CASE STUDY: Research into action 

Over a two year period I was an adviser to the National Democratic Institute’s effort to increase women’s political participation. Among other activities we chose to focus change the role of women as leaders in the minds of Ukrainian voters through a public opinion-based ad campaign using tools of grassroots organizing. This campaign was made possible by the generous support of the Swedish International Development Cooperation and several others.

Through a series of surveys and focus groups conducted by Lake Research, the following picture emerged:

  • In 2012 nearly half of Ukrainians believed there were too few women in elected office. The research showed us that demonstrating how women are different, and priming the areas where they are perceived as better managers than men, could help convert this sentiment into greater support for women candidates.
  • There was only a 2% difference between men and women in terms of strong likelihood of getting involved in political life.
  • By 2014, 49% of all Ukrainians thought there were not enough women in elected office. And nearly half of women, irrespective of age, believed that increasing the number of women in power in Ukraine would have a significant impact.
  • Research also showed that women enjoyed strong advantages on a host of substantive issues, including child care, health care, education, and ending discrimination against women. Respondents also saw women as much more likely to help children, families, and seniors, and better equipped to address concerns over pensions and retirement security—though this last issue exposes a gender gap in the data. While many of these associations stem from traditional stereotypes of women as “caretakers”, they also provide a strong foundation on which to build a profile for women leaders on issues more central to the ongoing public debate in Ukraine.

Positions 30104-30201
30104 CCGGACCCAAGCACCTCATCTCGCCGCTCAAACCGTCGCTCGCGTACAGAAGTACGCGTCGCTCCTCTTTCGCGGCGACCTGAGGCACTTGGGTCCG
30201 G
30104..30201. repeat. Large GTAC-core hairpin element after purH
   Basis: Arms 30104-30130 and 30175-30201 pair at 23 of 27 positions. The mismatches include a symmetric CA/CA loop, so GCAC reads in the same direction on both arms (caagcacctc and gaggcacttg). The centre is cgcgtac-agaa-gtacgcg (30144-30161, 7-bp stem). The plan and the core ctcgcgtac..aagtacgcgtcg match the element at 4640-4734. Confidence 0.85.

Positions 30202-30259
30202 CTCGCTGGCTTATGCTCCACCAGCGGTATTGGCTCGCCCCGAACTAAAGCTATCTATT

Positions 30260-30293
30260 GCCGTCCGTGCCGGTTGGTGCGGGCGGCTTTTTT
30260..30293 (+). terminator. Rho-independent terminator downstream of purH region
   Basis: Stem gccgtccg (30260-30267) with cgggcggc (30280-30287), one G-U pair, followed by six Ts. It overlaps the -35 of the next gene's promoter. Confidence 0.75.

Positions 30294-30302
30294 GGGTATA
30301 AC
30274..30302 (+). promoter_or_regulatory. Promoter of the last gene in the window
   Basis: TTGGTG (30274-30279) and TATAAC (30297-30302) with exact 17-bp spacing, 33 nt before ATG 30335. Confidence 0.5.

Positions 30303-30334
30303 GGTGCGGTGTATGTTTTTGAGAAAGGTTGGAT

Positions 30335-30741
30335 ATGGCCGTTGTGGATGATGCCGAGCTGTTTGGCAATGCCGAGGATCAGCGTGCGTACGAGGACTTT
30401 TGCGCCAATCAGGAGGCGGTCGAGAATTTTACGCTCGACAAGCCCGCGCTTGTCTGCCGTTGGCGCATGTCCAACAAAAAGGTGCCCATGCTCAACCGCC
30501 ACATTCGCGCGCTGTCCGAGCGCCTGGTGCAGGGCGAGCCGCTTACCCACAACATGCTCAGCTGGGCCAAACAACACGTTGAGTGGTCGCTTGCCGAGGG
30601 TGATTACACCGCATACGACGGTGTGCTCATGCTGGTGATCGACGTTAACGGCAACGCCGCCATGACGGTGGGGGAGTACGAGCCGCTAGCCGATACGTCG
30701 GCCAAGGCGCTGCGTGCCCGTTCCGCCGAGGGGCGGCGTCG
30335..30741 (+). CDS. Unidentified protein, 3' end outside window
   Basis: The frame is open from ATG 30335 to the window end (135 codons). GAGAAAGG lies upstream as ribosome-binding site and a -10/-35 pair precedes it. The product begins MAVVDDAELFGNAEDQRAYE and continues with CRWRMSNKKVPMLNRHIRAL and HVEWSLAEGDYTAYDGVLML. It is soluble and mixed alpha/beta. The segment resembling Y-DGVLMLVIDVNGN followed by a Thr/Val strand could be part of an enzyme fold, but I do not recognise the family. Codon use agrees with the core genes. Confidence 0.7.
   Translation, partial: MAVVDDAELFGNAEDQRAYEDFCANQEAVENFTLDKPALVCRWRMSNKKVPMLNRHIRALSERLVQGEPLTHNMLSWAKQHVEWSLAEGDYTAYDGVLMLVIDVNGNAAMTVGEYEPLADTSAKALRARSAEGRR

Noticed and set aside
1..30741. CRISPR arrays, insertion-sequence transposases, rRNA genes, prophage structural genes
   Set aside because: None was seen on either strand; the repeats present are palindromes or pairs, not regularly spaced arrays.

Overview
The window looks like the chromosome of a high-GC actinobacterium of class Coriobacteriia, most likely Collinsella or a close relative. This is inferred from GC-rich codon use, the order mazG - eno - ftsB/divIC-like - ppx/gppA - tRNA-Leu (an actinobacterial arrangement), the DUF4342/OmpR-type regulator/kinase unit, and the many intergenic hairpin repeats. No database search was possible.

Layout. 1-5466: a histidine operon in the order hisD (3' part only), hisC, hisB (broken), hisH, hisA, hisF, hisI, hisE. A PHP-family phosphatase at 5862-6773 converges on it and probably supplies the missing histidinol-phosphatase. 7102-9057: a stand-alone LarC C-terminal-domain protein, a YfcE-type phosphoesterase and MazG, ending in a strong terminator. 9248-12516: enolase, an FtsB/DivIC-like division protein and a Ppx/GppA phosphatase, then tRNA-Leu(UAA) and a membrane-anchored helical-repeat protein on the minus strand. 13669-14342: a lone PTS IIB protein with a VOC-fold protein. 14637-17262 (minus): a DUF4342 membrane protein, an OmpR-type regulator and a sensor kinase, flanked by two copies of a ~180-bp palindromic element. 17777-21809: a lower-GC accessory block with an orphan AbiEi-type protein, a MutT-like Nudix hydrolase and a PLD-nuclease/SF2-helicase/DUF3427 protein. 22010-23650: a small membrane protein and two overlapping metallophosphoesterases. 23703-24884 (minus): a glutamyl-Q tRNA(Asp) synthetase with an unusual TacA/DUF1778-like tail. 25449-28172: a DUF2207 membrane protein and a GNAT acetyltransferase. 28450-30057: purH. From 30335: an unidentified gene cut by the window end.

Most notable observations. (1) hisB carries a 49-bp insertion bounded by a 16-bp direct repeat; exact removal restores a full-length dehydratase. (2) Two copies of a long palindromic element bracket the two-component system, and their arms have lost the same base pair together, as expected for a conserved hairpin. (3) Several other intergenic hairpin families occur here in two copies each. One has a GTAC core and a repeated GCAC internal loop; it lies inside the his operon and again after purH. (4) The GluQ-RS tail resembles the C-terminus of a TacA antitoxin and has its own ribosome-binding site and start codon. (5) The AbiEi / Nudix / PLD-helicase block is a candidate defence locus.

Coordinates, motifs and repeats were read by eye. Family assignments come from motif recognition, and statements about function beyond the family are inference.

Step 4: Put the Research Into Action,
Start a Campaign 

With a team of local and international ad campaign experts that included GMMB and the Ukraine-based firm Me Too, we made a strategic choice to target women in this campaign given that women were more receptive to the call to action and to our messages. The evidence showed that creating a narrative through a visual story — showing women as leaders in their everyday lives, while working with men collaboratively —  should be the basis of the campaign. Further research showed that despite upheaval in the country there was still an opportunity to link the desire for change with the role of women in political life and to capitalize on women’s strengths in terms of both issues and values.